Sanas of Naked Lunch
DanCas1 at AOL.COM
Fri Jan 21 18:29:16 UTC 2005
Lunch is a word-perfect example of how the orthodoxy of so-called
"scientific etymology" mirrors the 19th and 20th century Oxford-Ivy league orthodoxy of
"scientific racism;" wing-nut etymologies that read like a genealogy of the
German English Royal family, who lunch for a living. But first, the lowly
lunch of Irish and Scots-Gaelic.
Lo/in-fheis (Pron. lown-hesh, the “fh" ="h" slender “s” = “sh”)
A feast of meat (Dineen, p. 675)
Lo/n, g. lo/in, pl. id., lo/nta, lo/inte, m., Food, meats, provisions,
supplies, stores; diet, dinner. “The Gael of old, like the other ancient nations,
had but one meal or diet daily – the lo/n.” (Dwelly, p. 598).
Lo/in-fheis (Pron. lown-esh), a feast of meat, is found in an Irish aisling
or “dream poem,” Aisling Meic Conglinne, edited by Kuno Meyer in 1892.
(Dineen, p. xxiii)
Lo/in-fheis a/n (Pron. lowneshan)
A noble, “royal” feast of meat and dainties.
A/n, adj : noble. The adjective A/n is a highfalutin word like the moniker
Windsor (from the Old German Battenburg.) So the callow young prince's Nazi
costume was really a family heirloom.
Oxford Dictionary's Hunch on "Lunch"
The Oxford Dictionary of English Etymology gives the origin of “lunch” and “
luncheon” as first appearing “towards the end of the 16th century in the
sense of a ‘thick piece, hunch, hunk; perhaps – Spanish lonja slice, the
longer form being probably an extension on the analogy of punch and puncheon,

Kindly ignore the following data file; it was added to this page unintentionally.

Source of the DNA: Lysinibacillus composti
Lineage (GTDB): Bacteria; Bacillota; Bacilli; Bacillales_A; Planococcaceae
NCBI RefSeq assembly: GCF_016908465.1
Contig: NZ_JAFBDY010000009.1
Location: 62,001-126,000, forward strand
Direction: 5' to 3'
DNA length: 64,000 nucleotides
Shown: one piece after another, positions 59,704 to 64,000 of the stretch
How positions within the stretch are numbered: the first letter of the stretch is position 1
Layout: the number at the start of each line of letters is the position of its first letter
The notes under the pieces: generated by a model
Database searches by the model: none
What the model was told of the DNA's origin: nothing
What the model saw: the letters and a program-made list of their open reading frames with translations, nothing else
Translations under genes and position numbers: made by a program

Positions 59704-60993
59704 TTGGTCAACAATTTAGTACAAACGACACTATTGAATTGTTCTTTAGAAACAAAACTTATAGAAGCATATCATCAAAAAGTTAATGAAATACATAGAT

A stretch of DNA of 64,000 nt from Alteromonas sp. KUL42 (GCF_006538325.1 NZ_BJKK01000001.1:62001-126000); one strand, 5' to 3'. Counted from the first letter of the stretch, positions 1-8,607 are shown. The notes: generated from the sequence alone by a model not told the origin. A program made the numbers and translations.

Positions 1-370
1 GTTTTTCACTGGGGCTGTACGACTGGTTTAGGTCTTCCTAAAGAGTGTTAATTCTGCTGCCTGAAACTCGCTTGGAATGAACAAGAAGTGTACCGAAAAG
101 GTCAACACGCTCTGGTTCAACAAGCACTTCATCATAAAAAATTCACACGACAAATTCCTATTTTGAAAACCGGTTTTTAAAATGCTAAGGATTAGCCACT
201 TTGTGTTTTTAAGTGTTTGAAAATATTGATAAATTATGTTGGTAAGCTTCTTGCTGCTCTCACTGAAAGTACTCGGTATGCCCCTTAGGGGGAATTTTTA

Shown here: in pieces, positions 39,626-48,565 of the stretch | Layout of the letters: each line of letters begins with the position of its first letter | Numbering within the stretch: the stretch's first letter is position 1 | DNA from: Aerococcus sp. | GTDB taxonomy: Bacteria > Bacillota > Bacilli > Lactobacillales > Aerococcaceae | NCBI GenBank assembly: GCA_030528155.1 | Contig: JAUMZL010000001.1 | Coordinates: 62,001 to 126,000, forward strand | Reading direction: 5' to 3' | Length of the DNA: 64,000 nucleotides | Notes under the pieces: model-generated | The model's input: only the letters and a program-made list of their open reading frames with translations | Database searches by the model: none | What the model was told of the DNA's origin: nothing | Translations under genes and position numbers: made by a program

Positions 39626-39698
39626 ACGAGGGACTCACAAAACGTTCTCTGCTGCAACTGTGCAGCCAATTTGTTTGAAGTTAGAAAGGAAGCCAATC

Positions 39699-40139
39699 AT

trunch and truncheon. The sense “slight repast between morning meals’ appears
XVIIth C., for luncheon, and first in form lunchin’(g); the present use of
lunch (XIX) is a shortening of this whence lunch vb. (p. 540)
Barnhart, the American etymological dictionary, also traces the word
luncheon to a word meaning a “thick piece, or hunk,” claiming the source is an
obscure North English dialect in the 17th century. Of course, neither scientific
etymological dictionary provides a single citation for their source. When
you wallpaper the discourse, who needs steenking citations? Oxford goes with a
Spanish word lonja, for a slice, while Barnhart connects lunch to
Proto-Germanic “skankon” and Old English “scanca,” meaning a hollow bone used to draw
booze out of a cask. So from lunch to hunk to hollow bone. A skankon
This "scientific" etymology of Lunch really has to be read in full to be
believed. Though I would never question an Oxford English professor's lunch or
Luncheon, n. 1580 luncheon a thick piece, hunk; later, a light meal
(lunching before 1652 and luncheon, 1706). The semantic development was probably
influenced by North English lunch hunk of bread or cheese; the morphological
development may have been by alteration of dialectical Nuncheon light meal,
developed from Middle English nonechenche, nonschench (1342), a compound of none
NOON + schench drink, from Old English scenc, from scencan pour out. Old
English scencan is cognate with Old Frisian skenka pour out, Old saxon, skenkian,
Middle Dutch scencen (Modern Dutch schenken), and Old High German skenken
(modern German einschenken), from Proto-Germanic skankjanan draw off (liquor),
formed from skankon shinbone, SHANK (in Old English scanca), “ a hollow
bone...and hence a pipe, a pipe thrust into a cask to tap it.” (W.W. Skeat).
(Barnhart, p. 615)
Lunch, n. 1829, shortened form of luncheon. -V. eat lunch. 1823 in Issac
Disraeli’s Curiosities of Literature (no pg citation); from the noun. though of
preceding date. —lunchroom n. (1830, American English) –lunchtime n., (1859,
in George Eliot’s Letters).
Lo/in-fheis (pron. lownesh)
Feast of meat, food, and dainties.
Free lo/in-fheis (lunch.)
The Irish Studies Program
New College of Clifornia
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